Renewable energy will play a larger role in Japan, government officials say. The energy policy shift comes in the wake of the earthquake and tsunami that led to the crisis at the Fukushima Daiichi nuclear power plant.
“The current basic energy policy envisages that over 50% of total electricity supply will come from nuclear power while 20% will come from renewable power in 2030,” Prime Minister Naoto Kan said at a May 10 news conference in Tokyo. “But that basic plan needs to be reviewed now from scratch after this big incident.”
Japan’s 54 nuclear reactors provide slightly less than 30% of the country’s electricity. The country had planned to build at least 14 additional reactors over the next 20 years, but policymakers acknowledge that is no longer practical in light of the Fukushima crisis.
Japan will maintain nuclear power and fossil fuels as energy sources, but the government will promote renewable energy, according to the prime minister. “Natural and renewable energy needs to be developed and commercially promoted at an accelerated pace. This is what Japan needs and what I plan to pursue,” Kan said.
Renewable energy sources such as wind turbines, solar power, and biomass currently provide only about 1% of the country’s electricity.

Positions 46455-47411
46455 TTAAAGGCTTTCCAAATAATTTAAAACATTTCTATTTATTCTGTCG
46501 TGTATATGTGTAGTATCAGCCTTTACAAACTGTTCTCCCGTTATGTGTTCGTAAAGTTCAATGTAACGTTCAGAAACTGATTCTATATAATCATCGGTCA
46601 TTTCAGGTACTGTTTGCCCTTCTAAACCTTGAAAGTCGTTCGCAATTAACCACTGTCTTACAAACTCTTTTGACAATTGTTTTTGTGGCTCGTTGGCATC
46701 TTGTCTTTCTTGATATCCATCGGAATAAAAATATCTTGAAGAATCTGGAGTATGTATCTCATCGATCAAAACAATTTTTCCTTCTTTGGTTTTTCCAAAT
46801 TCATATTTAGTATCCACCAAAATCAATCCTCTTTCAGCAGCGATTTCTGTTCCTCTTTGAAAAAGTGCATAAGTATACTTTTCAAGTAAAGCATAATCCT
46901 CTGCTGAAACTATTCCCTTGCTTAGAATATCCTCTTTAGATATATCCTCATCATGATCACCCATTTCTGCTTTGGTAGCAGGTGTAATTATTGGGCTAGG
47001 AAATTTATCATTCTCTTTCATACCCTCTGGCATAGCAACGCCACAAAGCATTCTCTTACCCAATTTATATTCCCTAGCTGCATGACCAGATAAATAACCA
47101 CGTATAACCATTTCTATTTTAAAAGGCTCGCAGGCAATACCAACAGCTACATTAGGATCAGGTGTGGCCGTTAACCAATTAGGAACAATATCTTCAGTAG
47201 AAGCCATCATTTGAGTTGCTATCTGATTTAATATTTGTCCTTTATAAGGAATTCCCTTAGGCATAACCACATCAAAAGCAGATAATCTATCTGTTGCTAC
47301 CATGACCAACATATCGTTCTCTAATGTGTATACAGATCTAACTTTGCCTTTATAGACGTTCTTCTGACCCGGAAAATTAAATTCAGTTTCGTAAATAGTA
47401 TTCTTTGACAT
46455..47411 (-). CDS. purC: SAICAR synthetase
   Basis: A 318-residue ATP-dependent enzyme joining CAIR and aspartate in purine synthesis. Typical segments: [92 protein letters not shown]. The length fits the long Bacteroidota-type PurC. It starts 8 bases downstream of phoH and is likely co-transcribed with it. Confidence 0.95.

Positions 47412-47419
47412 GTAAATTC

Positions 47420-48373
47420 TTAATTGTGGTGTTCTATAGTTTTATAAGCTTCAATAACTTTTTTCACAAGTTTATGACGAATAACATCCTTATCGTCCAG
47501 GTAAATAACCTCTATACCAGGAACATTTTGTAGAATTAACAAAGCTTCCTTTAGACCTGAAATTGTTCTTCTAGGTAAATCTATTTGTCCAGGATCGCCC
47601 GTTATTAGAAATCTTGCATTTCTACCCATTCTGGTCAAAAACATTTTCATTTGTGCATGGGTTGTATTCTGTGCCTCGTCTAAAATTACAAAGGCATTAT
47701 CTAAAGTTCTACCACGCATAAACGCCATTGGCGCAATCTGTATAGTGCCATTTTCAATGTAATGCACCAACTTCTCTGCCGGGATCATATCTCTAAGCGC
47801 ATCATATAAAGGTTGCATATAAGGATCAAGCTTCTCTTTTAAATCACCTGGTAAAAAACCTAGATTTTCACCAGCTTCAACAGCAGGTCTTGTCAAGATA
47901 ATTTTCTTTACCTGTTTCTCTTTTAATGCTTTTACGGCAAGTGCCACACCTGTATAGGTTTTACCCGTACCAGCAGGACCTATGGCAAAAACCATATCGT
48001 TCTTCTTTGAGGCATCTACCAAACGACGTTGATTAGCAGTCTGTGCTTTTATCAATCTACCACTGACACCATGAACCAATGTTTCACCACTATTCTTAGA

“Various studies have shown that Japan is blessed with an abundance of wind and other renewable resources which can be used to rebuild and strengthen our country,” says Chuichi Arakawa, vice president of the Bonn, Germany-based World Wind Energy Association.
The Fukushima complex was badly damaged by a massive earthquake and tsunami on March 11 (see page 13). Reactors’ cooling systems were knocked out, causing fuel rods to overheat. Subsequently, explosions and fires razed the buildings that house four reactors, three of which had been operating at the time of the earthquake.
Tokyo Electric Power, which operates the plant, said last week that it still aims to end the release of radioactive materials and bring the Fukushima facility to a stable cold shutdown by January 2012 as announced in the original April action plan (C&EN, April 25, page 7).